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Tummybanana

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Posts posted by Tummybanana

  1. Do you know what?

    I'm sick of bailing out the reckless borrowers

    I'm receiving pitiful interest so that the bloke across the road can have lower mortgage repayments.

    How about all us whining savers, withdraw our deposits?

    Except that 95% savers have about a month's income in their account. 5% interest rates on savings of 2K = £8.30 per month.

    Conversely, 80% of houses have a mortgage on them. 5% interest on 100,000 = £417 per month.

    The average individual with a month's income and a 100K mortgage will be clamouring for low interest rates, not high.

    I think you'll find that STRs are a pitiful minority when compared with the rest of the country.

    Besides, as another poster pointed out, the rates for credit cards and unsecured personal loans are going through the roof!

  2. How are they unearned?

    They saw it was a bubble and got out at the right time by STR'ing. That is a good investment decision. They were smart. They took a risk and won. Good on them. The founder of Adams just bought his company back for pennies on the pound. Are you suggesting he never worked a day in his life?

    If someone can make money from investing their money in the stock market then why shouldn't they? How is that any less "work" then nailing down floorboards or making jet engines? Is JK Rowling's money un-earned because she happened to be lucky enough to write a series of books that hit some sort of cultural nerve? The "work" she did in writing it would be just the same if her books had only been modest successes and a series about an ancient civilisation had taken the public's imagination instead.

    If someone can make money by going to their Bank Manager "Give 'us £10K, the house price rises will sort it out," piss it up the wall and then file for an IVA, why shouldn't they?

  3. If someone can make money from investing their money in the stock market then why shouldn't they? How is that any less "work" then nailing down floorboards or making jet engines? Is JK Rowling's money un-earned because she happened to be lucky enough to write a series of books that hit some sort of cultural nerve? The "work" she did in writing it would be just the same if her books had only been modest successes and a series about an ancient civilisation had taken the public's imagination instead.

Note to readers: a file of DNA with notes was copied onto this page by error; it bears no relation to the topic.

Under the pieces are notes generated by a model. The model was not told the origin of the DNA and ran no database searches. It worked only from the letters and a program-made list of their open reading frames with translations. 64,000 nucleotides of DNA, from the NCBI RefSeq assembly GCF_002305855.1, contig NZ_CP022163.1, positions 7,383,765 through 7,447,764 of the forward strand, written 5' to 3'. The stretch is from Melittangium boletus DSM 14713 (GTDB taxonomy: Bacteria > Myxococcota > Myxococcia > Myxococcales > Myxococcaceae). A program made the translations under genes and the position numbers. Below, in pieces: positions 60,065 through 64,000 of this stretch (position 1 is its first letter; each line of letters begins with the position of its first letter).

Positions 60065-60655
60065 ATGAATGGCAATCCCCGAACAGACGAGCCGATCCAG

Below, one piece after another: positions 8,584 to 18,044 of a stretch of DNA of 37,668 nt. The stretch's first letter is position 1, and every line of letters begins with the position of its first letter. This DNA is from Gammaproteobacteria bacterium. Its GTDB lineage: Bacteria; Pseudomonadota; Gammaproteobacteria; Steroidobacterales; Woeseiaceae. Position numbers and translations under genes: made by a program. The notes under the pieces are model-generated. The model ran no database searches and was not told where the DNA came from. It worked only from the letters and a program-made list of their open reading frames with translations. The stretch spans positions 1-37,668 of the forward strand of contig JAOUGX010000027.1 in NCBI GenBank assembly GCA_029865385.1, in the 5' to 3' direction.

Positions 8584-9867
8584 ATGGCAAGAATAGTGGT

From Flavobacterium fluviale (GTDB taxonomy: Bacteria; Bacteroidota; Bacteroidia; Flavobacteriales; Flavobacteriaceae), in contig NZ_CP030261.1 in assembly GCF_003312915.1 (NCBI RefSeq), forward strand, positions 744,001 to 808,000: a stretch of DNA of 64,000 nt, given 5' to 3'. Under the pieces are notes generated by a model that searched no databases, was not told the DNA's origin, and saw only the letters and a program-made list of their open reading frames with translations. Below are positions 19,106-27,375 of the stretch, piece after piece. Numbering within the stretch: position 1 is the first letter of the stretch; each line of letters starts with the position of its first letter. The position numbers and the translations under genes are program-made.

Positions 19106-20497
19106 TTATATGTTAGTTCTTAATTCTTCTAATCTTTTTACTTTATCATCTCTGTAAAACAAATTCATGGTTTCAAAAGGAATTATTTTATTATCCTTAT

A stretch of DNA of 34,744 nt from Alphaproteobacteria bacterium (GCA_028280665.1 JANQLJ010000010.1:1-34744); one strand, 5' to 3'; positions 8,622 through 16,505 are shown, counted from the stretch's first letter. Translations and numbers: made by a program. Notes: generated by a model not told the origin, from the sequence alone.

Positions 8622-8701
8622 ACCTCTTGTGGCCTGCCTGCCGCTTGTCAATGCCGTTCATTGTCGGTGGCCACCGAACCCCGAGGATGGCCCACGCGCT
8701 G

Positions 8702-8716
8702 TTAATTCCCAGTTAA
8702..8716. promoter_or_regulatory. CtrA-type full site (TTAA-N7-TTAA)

If someone can make money by going to their bank manager "Go on; house prices will rise and sort it all out," why shouldn't they?

  4. It may be secondary school mathematics, but unless you answer the question asked, you won't pass the exam.

    How will the wealth be generated to pay the higher rates?

    1. Innovation which means that certain processes of production can be carried out faster, meaning that more can be produced at a lesser cost for production and purchase, freeing individuals' time for other activities which are also beneficial to the country's continual well-being.

    2. By implementing procedures which mean that the state no longer has to bear the burden for the health and maintenance of individuals who can, instead, produce essential or desirable products for those who have benefitted by having their time freed up, and possible wage increase by 1.

    2. Exploiting people in other countries.

  5. You don't even have to wait til 25 years are up.

    Rent will increase with inflation, generally.

    Whereas your mortgage payments won't.

    So even if we just had, say, 3% annual inflation on average, then after a few years, your mortgage payments will be cheaper than rent, won't they?

    After 10 - 15 years, the difference will be considerable.

    Assuming Inflation, he has a point. In 1980, rent was 11.18 per week. In 2000 it was 66.52.

    http://www.york.ac.uk/res/ukhr/ukhr0405/ta...es/04%20072.pdf

    11.18 adjusted for inflation is 38.91. Blimey, rents have risen faster than inflation - although property's a funny one.